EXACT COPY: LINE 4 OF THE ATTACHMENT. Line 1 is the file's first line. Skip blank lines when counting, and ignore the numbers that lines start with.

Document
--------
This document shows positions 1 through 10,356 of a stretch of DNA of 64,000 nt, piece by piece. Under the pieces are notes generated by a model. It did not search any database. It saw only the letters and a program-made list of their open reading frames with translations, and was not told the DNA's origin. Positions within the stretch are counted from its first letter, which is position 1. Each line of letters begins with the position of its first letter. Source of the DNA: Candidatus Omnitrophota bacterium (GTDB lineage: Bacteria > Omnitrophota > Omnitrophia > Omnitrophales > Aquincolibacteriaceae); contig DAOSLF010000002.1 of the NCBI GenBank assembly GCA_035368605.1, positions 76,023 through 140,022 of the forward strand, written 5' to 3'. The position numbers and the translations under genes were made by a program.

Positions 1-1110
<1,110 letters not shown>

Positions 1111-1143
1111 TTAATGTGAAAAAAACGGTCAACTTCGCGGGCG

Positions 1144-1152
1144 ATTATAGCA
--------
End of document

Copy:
Positions 1111-1143